Dismiss Notice
Join Physics Forums Today!
The friendliest, high quality science and math community on the planet! Everyone who loves science is here!

Missing condition

  1. Jun 9, 2015 #1
    I have a question about an integral taken from integral tables of Gradshteyn and Ryzhik precisely , 3,914 -1 ( pag.490 ):
    http://www.lepp.cornell.edu/~ib38/tmp/reading/Table_of_Integrals_Series_and_Products_Tablicy_Integralov_Summ_Rjadov_I_Proizvedennij_Engl._2.pdf [Broken]
    The condition to use the result of the integral regards the real part of the two parameters .
    But if we do not have the real part but only imaginary part ,what we can do ?
    I can not find an integral which permits to overcome this difficulty.
    I can not understand the role of this condition, it is really necessary or in this case I can use the integral without it?

    Thanks to all.
    Last edited by a moderator: May 7, 2017
  2. jcsd
  3. Jun 9, 2015 #2


    User Avatar
    Science Advisor
    Homework Helper
    Gold Member

    It's pretty clear that the requirement that ##\text{Re}~\beta>0## is required for the integral to be finite. ##\text{Re}~\gamma >0## is used to avoid the branch cut that we usually take for Bessel functions on the negative real axis. You might want to check that your integral is well-defined for the range of parameters that you have.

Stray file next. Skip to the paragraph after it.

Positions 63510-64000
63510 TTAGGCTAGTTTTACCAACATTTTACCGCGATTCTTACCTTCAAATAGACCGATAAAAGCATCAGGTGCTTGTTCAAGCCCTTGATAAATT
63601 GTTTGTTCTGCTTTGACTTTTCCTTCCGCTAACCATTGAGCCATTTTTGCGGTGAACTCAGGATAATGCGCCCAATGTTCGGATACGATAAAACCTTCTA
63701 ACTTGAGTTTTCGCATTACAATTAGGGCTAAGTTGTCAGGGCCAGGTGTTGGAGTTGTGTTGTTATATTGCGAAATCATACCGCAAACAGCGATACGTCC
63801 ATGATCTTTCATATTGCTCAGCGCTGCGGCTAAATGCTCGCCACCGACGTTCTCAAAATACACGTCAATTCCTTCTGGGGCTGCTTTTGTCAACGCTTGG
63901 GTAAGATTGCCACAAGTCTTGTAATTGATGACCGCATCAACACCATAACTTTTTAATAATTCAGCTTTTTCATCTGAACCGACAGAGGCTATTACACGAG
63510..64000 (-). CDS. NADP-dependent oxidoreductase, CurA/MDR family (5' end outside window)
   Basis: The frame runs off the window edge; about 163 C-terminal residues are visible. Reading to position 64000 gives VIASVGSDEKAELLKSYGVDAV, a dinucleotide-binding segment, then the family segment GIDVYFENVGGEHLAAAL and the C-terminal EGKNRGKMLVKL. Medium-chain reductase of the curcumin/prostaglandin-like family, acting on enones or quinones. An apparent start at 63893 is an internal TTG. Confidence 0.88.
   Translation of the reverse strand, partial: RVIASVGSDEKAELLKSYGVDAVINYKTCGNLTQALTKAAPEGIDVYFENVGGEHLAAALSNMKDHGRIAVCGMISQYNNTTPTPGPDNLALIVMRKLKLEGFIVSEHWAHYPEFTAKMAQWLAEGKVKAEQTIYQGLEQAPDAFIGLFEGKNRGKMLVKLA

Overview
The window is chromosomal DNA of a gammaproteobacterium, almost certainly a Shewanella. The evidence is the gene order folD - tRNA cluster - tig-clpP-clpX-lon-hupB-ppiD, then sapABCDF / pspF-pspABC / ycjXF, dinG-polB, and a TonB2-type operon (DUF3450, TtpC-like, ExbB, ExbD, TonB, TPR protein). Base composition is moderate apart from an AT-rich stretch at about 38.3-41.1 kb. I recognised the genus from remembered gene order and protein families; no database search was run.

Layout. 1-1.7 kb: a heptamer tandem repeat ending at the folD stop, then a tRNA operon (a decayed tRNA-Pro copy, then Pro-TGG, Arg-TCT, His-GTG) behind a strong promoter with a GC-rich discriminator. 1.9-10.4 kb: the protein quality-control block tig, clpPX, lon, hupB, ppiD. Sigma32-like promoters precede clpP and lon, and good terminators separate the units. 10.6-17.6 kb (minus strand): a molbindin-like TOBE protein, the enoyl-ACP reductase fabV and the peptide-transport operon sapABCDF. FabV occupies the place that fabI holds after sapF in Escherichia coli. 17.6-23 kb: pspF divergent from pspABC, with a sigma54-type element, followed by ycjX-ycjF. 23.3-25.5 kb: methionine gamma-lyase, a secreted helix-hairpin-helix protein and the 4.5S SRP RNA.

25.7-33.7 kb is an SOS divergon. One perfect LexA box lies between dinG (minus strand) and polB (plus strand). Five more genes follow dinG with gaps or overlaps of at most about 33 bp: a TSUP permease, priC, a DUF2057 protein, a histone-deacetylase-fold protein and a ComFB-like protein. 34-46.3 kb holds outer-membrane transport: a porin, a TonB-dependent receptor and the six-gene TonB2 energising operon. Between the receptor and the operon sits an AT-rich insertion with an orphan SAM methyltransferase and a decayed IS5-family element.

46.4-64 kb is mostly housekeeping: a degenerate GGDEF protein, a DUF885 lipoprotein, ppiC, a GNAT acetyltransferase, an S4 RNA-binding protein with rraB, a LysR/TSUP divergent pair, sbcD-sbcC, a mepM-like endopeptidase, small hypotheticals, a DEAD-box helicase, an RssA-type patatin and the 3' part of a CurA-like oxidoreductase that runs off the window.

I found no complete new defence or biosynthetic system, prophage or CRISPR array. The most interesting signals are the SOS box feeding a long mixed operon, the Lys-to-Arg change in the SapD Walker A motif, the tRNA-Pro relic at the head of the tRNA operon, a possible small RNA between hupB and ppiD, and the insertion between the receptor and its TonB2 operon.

4. Jun 10, 2015 #3
    Thanks for answer, in fact I want check the integral validity for complex parameters only without real part.
    using beta e gamma as complex parameters only, i can use the result ?
    I.e. since I do not have real part I can neglect the condition?
    (As we do with gaussian integral, in fact this type of integral is defined for real but it can be use also for complex parameter, right?)
  5. Jun 10, 2015 #4


    User Avatar
    Science Advisor
    Homework Helper
    Gold Member

    Let's let ##\beta = i a## and ##\gamma = i c##, then we have the integral

    $$ I = \int_0^\infty e^{i a \sqrt{x^2-c^2} } \cos(bx) dx.$$

    I am suspicious that this could converge to a finite value, since as ##x\rightarrow \infty##, the integrand is oscillating between ##-1## and ##1##. It is clear to see that the closely related integral

    $$ \int_0^\infty e^{i a x } \cos(bx) dx$$

    is not convergent for this reason, by direct integration and then examining the limit. On the other hand, the integral

    $$ \int_0^\infty e^{-x} e^{i a x } \cos(bx) dx$$

    does converge and this is why that formula can be trusted when ##\text{Re}~\beta>0## (and ##\gamma## is such that the argument of the Bessel function is away from the branch cut).

    I would not recommend extending the book formula to ##\text{Re}~\beta=0##.
  6. Jun 10, 2015 #5
    Thanks for all.
    It is very clear. :)
Share this great discussion with others via Reddit, Google+, Twitter, or Facebook